He now knew in his own life the pain and loss involved in evolution. The loss not only of species, in millennia of extinctions, but also of individuals like Annie. "Nature is prodigal of time," he said. "She scrutinises every muscle, vessel, nerve. Every habit, instinct, shade of constitution. There will be no caprice, no favouring."
Two years before Darwin wrote On the Origin of Species, he and Emma had a 10th child, Charles Waring, who was almost certainly, four years before John Langdon Haydon Down identified the condition, a Down's syndrome baby. Darwin spent hours with him, watching him crawl elegantly (said the doting father) across the floor: "He will lie calm a long time on my lap looking at my face with a steady, pleased expression, making nice little bubbling noises when I move his chin."
In June 1858, when Charles Waring was 18 months, Charles and Emma watched him die in agony from scarlet fever. "I hope to God," Charles wrote to a friend, "he did not suffer so much as he appeared."
All the evidence Darwin had now pointed one remorseless way: "mortal illness in man due, no doubt, to hereditary tendencies towards disease, which clears away the weak." Did his children suffer and die because he had married his first cousin? "My dread is hereditary ill-health. Are marriages between first cousins doomed to deformity and illness?"
On the Origin of Species was written in great haste and sadness and, in some ways, is a very sad book. We are alone with our biology. Our suffering has no consolatory point. But while Darwin wrote it, he knew Emma was mourning their children very differently. "I feel grateful to God that our darling was apparently spared suffering," she said after Annie died.
"I hope I shall be able to attain submission to the will of Heaven." She clung to her faith in an afterlife – and yet she told Charles not to change one jot of what he was thinking for fear of hurting her.
What I find sad today is that 22-year-olds who identify Darwin with a theory they don't understand are missing out, not just on biology, but on a whole, generous, mind, which everyone can enjoy. I and my daughter happen to be related to Darwin by blood, but he has something for everybody.
I have spent most of this year on a book of poems that works like a kind of shorthand biography of Darwin's life and thought. His mother's early death, eight-year-old Charles repressing all memory of her, turning to obsessive collecting of newts and stones; the Beagle voyage; the two years of bachelorhood in London while he was secretary at the Geology Society at Somerset House, his mind racing with ideas, himself cantering across London to observe orang-utans at the zoo; his nervous proposal to Emma; the children's tragic deaths – and all the way through, his ideas.
"We all have our own Darwin," said Richard Fortey very kindly, commenting on these poems. I am no scientist, I know my poems miss out whole huge, sophisticated, areas of thought. But what anyone can love in him is his love of ideas and his enthusiasm; the way he wonders about connections and processes as well as origins. My prayer next year is for him to reach those 22-year-olds who hang back from our animal origins.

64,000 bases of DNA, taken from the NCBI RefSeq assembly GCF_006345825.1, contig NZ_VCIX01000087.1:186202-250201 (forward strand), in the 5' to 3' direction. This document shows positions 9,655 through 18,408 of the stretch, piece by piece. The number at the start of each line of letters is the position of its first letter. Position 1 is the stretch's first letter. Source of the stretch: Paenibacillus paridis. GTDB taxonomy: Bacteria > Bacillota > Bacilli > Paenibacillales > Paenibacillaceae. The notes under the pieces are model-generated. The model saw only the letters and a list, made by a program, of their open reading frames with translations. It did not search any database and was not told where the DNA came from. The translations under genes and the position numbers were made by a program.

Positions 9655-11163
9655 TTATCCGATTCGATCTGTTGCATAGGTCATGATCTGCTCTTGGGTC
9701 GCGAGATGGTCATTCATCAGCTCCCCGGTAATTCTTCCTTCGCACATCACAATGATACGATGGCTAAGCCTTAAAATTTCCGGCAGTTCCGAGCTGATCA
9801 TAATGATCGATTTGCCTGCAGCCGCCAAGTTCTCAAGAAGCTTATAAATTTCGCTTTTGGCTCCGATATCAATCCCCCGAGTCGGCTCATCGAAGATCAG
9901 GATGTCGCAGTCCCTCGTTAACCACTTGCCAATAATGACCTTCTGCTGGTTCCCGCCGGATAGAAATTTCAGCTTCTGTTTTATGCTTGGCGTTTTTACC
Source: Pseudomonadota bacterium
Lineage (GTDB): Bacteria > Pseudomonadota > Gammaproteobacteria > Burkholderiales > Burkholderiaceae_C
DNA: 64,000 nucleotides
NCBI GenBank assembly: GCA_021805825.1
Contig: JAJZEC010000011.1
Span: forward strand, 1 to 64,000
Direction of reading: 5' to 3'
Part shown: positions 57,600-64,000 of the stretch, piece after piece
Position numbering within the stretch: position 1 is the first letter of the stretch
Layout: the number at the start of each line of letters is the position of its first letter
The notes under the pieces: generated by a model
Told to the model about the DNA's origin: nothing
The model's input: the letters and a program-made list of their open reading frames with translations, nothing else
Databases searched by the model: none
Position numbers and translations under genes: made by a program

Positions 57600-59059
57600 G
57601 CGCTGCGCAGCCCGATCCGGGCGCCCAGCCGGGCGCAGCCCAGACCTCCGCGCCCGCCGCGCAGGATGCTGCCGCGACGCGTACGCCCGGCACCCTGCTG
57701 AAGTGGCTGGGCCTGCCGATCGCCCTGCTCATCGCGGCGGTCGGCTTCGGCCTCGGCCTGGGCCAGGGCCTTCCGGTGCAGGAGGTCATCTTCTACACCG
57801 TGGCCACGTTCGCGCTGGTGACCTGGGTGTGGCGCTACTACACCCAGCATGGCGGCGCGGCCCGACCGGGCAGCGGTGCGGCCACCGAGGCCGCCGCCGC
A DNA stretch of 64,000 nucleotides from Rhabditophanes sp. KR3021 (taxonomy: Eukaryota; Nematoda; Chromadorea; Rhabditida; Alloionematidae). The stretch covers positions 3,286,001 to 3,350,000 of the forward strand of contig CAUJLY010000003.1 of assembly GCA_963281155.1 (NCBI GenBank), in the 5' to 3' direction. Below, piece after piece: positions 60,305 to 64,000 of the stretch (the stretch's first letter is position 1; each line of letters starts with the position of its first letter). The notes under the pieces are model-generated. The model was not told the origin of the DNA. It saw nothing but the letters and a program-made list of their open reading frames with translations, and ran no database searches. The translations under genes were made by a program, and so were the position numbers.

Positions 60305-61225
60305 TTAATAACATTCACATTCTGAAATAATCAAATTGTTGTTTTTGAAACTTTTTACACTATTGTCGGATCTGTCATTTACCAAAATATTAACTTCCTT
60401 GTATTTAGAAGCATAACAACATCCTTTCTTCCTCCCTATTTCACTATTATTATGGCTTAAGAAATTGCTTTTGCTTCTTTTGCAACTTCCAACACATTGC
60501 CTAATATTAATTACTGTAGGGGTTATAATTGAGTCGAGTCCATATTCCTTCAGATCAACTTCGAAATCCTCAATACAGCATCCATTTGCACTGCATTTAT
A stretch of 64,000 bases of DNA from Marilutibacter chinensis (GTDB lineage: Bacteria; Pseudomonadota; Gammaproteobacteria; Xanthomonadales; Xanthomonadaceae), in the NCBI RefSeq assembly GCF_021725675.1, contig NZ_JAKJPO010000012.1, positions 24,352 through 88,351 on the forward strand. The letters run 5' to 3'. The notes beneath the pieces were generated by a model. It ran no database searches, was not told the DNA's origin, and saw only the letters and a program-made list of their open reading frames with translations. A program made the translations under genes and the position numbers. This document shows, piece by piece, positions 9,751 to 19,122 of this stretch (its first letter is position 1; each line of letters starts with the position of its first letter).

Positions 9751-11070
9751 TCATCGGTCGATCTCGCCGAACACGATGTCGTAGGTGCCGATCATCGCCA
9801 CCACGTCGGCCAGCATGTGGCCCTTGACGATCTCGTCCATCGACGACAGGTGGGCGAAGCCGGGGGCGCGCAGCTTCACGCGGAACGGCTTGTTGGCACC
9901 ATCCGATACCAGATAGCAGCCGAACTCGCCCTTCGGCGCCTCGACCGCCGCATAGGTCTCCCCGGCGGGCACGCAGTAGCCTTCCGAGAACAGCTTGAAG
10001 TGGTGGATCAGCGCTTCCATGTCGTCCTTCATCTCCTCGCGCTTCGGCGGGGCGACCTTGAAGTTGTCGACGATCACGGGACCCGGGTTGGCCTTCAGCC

When Darwin was 22, he was trying to get himself into a hammock for the first time. "I am writing this for the first time on board," he wrote to his sister. "It is now about one o'clock and I intend sleeping in my hammock. Last night I experienced a most ludicrous difficulty in getting into it; my great fault of jockeyship was in trying to put my legs in first. The hammock being suspended, I thus only succeeded in pushing [it] away ... without making any progress in inserting my own body. The correct method is to sit accurately in centre of bed, then give yourself a dexterous twist and your head and feet come into their respective places."
Above all, though, his life is a love story. Thirty years ago, my grandmother, when I was looking after her in a rainy Cambridge, talked to me of how difficult it was for Charles and Emma that his thought, in Emma's words, "put God even farther off".
I longed then to try and write something about their relationship. This year, doing that work, I realised that, despite a little gulf about God, they had one of the happiest and most honest marriages intellectually, as well as emotionally. And there were, of course, those 10 children.
"Oh that I could remember more!" Emma wrote after he died in 1882. "But it was the same loving gratitude many times a day. His tenderness seemed to increase. The last 12 years were happiest of all, most overflowing with affection." She read to him every afternoon; they played backgammon every night; and they finessed the tough passages with humour. I'm not good at feeling proud of things (I think that's a Darwin characteristic). But in being descended from that pair, what I am proud of is that affection – and their gentle, funny, endearingly modest humanity.
Ruth Padel (www.ruthpadel.com) is resident poet at Somerset House, where Charles Darwin worked as secretary of the Geological Society from 1838-1839.